Arlington County Board 2016

2017 Arlington County Board members, from left, are Christian Dorsey, John Vihstadt, Libby Garvey, Chairman Jay Fisette and Vice Chairman Katie Cristol. (Arlington government photo)

The Arlington County Civic Federation is pressing the county government to slice just a little bit more off the real-estate tax rate.

Delegates voted 22-14 April 5 to support a resolution calling for a cut of 1 cent off the existing rate of 99.6 cents per $100 assessed value. That would be a half-cent more than the cut proposed by County Manager Mark Schwartz.

The penny-cut proposal came from the federation’s revenues-and-expenditures committee, which long has been a bastion of fiscal conservatism within the organization. The vote took place after not a single delegate opted to speak for or against the idea – a rarity at Civic Federation meetings.

Cutting the tax rate to 98.6 cents per $100 can be accomplished “with little if any impact” to the billion-dollar county budget, said Burton Bostwick, who sits on the committee.

(Committee members voted 7-1, with one abstention, to recommend the tax-rate cut to the full federation, and handed out a list of potential budget actions that could add up to a one-cent reduction.)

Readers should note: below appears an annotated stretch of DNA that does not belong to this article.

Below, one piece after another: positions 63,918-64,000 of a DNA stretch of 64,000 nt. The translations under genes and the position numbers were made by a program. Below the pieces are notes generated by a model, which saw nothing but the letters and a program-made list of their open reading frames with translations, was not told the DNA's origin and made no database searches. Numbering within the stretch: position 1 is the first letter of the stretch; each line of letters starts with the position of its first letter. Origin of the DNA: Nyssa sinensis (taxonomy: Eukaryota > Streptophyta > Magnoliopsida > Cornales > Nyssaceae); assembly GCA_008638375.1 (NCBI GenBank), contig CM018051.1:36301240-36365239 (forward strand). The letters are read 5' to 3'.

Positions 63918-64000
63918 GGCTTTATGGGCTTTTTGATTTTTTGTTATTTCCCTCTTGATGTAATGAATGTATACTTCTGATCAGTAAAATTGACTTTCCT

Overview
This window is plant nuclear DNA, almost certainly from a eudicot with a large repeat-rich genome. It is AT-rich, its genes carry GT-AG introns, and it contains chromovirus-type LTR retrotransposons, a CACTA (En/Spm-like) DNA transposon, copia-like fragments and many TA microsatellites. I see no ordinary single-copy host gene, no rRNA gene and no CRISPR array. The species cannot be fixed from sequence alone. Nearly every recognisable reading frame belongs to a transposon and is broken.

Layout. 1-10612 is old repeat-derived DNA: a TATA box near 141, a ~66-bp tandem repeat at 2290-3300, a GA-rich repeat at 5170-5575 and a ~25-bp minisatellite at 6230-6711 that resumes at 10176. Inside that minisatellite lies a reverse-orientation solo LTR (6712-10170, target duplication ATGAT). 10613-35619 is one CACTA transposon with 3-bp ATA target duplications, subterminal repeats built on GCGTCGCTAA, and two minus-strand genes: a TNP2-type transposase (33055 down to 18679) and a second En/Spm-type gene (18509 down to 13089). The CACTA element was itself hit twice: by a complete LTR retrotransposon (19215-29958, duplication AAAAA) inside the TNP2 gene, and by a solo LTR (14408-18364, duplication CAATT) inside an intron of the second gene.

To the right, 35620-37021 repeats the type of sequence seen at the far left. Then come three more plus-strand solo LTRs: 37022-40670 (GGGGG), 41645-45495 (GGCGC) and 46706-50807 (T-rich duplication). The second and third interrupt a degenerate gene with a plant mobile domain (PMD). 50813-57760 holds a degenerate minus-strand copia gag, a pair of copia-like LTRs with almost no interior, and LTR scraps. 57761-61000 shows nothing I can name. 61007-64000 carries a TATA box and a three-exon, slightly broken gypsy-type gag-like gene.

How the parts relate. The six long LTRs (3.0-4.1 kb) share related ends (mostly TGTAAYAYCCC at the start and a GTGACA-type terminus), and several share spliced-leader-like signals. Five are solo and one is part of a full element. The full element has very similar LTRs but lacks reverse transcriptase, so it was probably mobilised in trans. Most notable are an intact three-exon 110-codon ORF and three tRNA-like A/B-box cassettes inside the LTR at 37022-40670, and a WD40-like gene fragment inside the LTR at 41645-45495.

A one-cent cut in the tax rate would equate to a $50 savings for the owner of a home assessed at a half-million dollar, and would cut about $7 million from the county government’s coffers.

The proposal is “certainly responsible,” said Arlington County Taxpayers Association president Tim Wise, who sits on the revenues-and-expenditures committee and would have supported a greater cut if it had been offered.

Under Schwartz’s proposed fiscal 2017 budget, the typical Arlington homeowner will see a total cost for local taxes and fees of $7,859 this year, up about $219 from a year before. Over the past five years, the average tax burden has grown $1,113.

Restraining the growth would be a benefit to the public, said Suzanne Sundburg, a Civic Federation delegate who supported the proposal. “Taxes do push up the cost of housing – to renters as well as homeowners,” she said.

County Board members earlier this year advertised a maximum tax rate of 99.6 cents per $100 – unchanged from a year before – but indicated they were supportive of Schwartz’s plan to slice a half-cent off the rate. County Board Chairman Libby Garvey has indicated she hopes the board can make a larger cut in the rate.

County Board members will adopt their fiscal 2017 budget, and set tax rates, later in the spring. The real-estate tax is pro-rated into two halves, which are due in June and October.